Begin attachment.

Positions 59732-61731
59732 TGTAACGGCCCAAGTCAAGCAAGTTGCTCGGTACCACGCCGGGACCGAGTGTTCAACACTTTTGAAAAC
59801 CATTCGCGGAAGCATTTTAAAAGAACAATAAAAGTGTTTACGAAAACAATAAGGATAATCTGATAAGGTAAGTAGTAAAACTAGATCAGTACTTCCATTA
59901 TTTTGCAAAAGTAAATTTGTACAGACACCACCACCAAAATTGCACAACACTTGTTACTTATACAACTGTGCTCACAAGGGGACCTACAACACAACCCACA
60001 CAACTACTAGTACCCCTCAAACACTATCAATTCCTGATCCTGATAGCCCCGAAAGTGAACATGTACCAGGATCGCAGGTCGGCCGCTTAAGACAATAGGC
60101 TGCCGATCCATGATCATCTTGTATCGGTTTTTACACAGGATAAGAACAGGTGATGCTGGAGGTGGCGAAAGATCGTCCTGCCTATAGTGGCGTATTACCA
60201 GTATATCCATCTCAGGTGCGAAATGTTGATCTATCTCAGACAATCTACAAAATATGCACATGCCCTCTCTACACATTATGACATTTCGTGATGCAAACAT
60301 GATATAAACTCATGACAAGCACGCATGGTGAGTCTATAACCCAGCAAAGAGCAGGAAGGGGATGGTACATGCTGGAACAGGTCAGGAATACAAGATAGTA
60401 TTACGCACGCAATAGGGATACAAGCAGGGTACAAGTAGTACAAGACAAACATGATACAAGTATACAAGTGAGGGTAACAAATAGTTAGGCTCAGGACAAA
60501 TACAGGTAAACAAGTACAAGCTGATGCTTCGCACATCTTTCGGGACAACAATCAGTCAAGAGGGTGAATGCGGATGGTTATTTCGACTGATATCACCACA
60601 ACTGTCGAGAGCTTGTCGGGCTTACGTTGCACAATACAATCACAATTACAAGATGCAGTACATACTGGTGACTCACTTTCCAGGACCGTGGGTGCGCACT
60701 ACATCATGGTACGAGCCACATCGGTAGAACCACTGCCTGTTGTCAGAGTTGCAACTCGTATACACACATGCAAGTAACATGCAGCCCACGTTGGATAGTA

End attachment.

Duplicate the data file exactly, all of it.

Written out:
Positions 59732-61731
59732 TGTAACGGCCCAAGTCAAGCAAGTTGCTCGGTACCACGCCGGGACCGAGTGTTCAACACTTTTGAAAAC
59801 CATTCGCGGAAGCATTTTAAAAGAACAATAAAAGTGTTTACGAAAACAATAAGGATAATCTGATAAGGTAAGTAGTAAAACTAGATCAGTACTTCCATTA
59901 TTTTGCAAAAGTAAATTTGTACAGACACCACCACCAAAATTGCACAACACTTGTTACTTATACAACTGTGCTCACAAGGGGACCTACAACACAACCCACA
60001 CAACTACTAGTACCCCTCAAACACTATCAATTCCTGATCCTGATAGCCCCGAAAGTGAACATGTACCAGGATCGCAGGTCGGCCGCTTAAGACAATAGGC
60101 TGCCGATCCATGATCATCTTGTATCGGTTTTTACACAGGATAAGAACAGGTGATGCTGGAGGTGGCGAAAGATCGTCCTGCCTATAGTGGCGTATTACCA
60201 GTATATCCATCTCAGGTGCGAAATGTTGATCTATCTCAGACAATCTACAAAATATGCACATGCCCTCTCTACACATTATGACATTTCGTGATGCAAACAT
60301 GATATAAACTCATGACAAGCACGCATGGTGAGTCTATAACCCAGCAAAGAGCAGGAAGGGGATGGTACATGCTGGAACAGGTCAGGAATACAAGATAGTA
60401 TTACGCACGCAATAGGGATACAAGCAGGGTACAAGTAGTACAAGACAAACATGATACAAGTATACAAGTGAGGGTAACAAATAGTTAGGCTCAGGACAAA
60501 TACAGGTAAACAAGTACAAGCTGATGCTTCGCACATCTTTCGGGACAACAATCAGTCAAGAGGGTGAATGCGGATGGTTATTTCGACTGATATCACCACA
60601 ACTGTCGAGAGCTTGTCGGGCTTACGTTGCACAATACAATCACAATTACAAGATGCAGTACATACTGGTGACTCACTTTCCAGGACCGTGGGTGCGCACT
60701 ACATCATGGTACGAGCCACATCGGTAGAACCACTGCCTGTTGTCAGAGTTGCAACTCGTATACACACATGCAAGTAACATGCAGCCCACGTTGGATAGTA